Neoprene is also known as polychloroprene and is produced by the polymerization of chloroprene, a synthetic monomer, and colorless volatile liquid almost exclusively for the production of synthetic rubber.
Neoprene fabric is a very popular and widely used synthetic rubber. Since its first discovery in 1930, it has been used by many apparel brands and retailers.
Neoprene fabric is very cheap to produce. It has fantastic properties to make cheap waterproof clothes and accessories. Its base materials are petrochemicals used to create entirely synthetic and affordable fabrics.
Unfortunately, synthetic neoprene fabrics aren't the most environmentally friendly. Neoprene production has a catastrophic impact on people, animals, and the planet.
Here is the truth about synthetic neoprene fabric that most companies are hiding from you.
In this article:
- What is neoprene fabric?
- What is neoprene fabric good for?
- How is neoprene fabric made?
- Is neoprene a good fabric?
- Is neoprene washable?
- Is neoprene safe to wear?
- Is neoprene eco-friendly?
What is neoprene fabric?
Neoprene is a synthetic rubber produced by the polymerization of chloroprene and is used in a wide variety of applications, including sportswear, wetsuits, and swimsuits.
It has become an increasingly popular material because of its many qualities for clothing fabrics like low cost, durability, resistance, and insulation properties.
Neoprene is a polychloroprene brand name by American chemical company DuPont. It was invented by DuPont scientists in 1930 to resist degradation and extreme conditions more than natural or synthetic rubber.
Neoprene is well-known for its thermal insulation properties. It also resists burning better than rubbers made exclusively from hydrocarbons.
Neoprene is produced a wide range of thickness and length in the closed-cell form to become waterproof or in the open-cell form for more breathability.
What is neoprene fabric good for?
Polyamide fabric in many different applications today, including clothing fabrics in the textile and apparel industry to make pants, tights, leggings, underwear, sportswear, swimwear, wetsuits, shoes, gloves, facemasks, and accessories.
Most wetsuits for scuba diving, jet-skiing, or surfing are made of neoprene. Neoprene properties make it an excellent choice for fashion, water sports, outdoor equipment, protective clothing, medicine, orthopedics, and industrial products.
Neoprene fabric is also used to create many home accessories, pads, cases, sleeves, household textiles, bicycle seats, car seats, upholstery, outdoor furniture, packaging, and industrial materials.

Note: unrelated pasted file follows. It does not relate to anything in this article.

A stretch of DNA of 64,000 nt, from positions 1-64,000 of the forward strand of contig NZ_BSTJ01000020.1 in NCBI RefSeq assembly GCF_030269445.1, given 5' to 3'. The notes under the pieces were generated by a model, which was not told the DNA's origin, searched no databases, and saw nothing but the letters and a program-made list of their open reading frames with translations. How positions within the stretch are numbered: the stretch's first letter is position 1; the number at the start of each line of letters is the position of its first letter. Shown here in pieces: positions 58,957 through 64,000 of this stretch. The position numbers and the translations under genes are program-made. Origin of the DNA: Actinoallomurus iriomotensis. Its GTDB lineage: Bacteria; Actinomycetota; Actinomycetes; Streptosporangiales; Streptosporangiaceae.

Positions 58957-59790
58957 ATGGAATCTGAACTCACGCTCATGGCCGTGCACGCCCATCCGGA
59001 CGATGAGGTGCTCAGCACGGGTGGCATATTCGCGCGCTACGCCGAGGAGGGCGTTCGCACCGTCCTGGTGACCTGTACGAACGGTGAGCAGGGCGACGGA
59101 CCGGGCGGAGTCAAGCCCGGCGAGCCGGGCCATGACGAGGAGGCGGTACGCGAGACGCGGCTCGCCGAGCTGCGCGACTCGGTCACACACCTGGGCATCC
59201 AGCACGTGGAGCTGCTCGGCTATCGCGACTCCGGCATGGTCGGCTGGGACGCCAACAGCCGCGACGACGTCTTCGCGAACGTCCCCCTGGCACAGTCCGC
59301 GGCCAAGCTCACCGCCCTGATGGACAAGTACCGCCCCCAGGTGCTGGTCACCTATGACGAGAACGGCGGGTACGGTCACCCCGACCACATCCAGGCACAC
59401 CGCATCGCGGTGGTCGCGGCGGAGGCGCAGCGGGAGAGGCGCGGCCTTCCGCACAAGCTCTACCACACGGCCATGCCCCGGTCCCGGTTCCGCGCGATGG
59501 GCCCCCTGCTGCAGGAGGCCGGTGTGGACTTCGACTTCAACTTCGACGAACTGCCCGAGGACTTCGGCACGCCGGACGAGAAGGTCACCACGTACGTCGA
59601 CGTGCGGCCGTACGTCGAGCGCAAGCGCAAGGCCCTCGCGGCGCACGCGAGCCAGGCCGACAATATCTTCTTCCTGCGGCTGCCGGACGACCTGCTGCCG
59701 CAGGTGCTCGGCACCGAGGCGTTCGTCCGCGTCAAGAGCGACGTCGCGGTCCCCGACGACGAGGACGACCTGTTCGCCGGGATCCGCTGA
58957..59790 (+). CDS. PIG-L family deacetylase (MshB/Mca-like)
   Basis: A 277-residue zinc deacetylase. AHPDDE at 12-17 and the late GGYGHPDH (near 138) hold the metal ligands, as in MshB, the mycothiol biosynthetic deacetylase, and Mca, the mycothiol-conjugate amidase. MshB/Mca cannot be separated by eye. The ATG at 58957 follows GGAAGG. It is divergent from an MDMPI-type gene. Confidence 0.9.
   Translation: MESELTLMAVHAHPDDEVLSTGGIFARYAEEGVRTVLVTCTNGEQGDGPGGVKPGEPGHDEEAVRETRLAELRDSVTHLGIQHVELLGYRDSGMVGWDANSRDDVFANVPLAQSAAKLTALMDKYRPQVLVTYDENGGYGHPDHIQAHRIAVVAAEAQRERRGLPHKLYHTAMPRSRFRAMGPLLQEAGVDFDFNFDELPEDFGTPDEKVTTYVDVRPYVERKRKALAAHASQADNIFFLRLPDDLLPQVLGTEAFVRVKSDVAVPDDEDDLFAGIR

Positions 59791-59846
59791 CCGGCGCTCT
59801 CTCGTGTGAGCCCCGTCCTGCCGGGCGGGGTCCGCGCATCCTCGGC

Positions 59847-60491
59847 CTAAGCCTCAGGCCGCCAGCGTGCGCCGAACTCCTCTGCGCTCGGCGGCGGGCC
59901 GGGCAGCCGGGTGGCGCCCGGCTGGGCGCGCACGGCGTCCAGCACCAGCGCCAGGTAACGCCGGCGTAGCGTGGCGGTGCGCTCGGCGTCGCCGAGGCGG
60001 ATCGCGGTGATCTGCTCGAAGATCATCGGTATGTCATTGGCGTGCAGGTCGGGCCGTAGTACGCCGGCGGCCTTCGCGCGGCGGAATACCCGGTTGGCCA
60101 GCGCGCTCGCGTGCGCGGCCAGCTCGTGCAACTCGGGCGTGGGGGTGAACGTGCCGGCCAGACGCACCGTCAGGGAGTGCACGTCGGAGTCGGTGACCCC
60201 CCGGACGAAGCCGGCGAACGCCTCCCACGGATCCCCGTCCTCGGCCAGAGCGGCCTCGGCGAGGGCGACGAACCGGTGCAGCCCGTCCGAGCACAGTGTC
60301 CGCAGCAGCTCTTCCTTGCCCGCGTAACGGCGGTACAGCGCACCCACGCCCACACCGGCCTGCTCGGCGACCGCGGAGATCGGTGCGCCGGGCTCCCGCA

How is neoprene fabric made?
Neoprene fabric is produced by the free-radical emulsion polymerization of chloroprene. It's generally made in facilities that also produce other types of synthetic rubber derived from petroleum-based chemicals.
Neoprene is a synthetic material made by combining chemicals extracted from petroleum oil, which is a non-renewable resource and inherently a pollutant.
Neoprene fabric production mostly involves the combination of monomers of chloroprene, a colorless liquid made from acetylene and hydrochloric acid, also called 2-chlorobuta-1,3-diene.
The emulsion polymerization is initiated using inorganic compounds and powerful oxidants such as potassium persulfate. The chemical reaction forms a big repeating molecule to create polychloroprene blocks.
To create neoprene fabrics used in the textile and apparel industry, polychloroprene blocks are then sliced into sheets with the desired thickness.
Is neoprene a good fabric?
Neoprene fabric is a synthetic rubber with many unique properties. It's soft, elastic, lightweight, breathable, resistant, and has many excellent qualities that make it ideal for fashion, sportswear, and swimwear.
Neoprene fabric is fully synthetic so it's resistant to attacks from insects, moths, molds, fungi, and many everyday chemicals. It doesn't resist harsh chemicals though such as strong acids.
Neoprene fabric has excellent resiliency and tenacity. It's often used in wetsuits because it's waterproof and quick-drying. Neoprene can also be dyed easily in brilliant colors.
Neoprene has become an increasingly popular material because of its fantastic properties such as low cost, durability, resistance, and thermal insulation.
Neoprene has amazing chemical stability and maintains flexibility over a wide temperature range. It also resists degradation more than natural or synthetic rubber.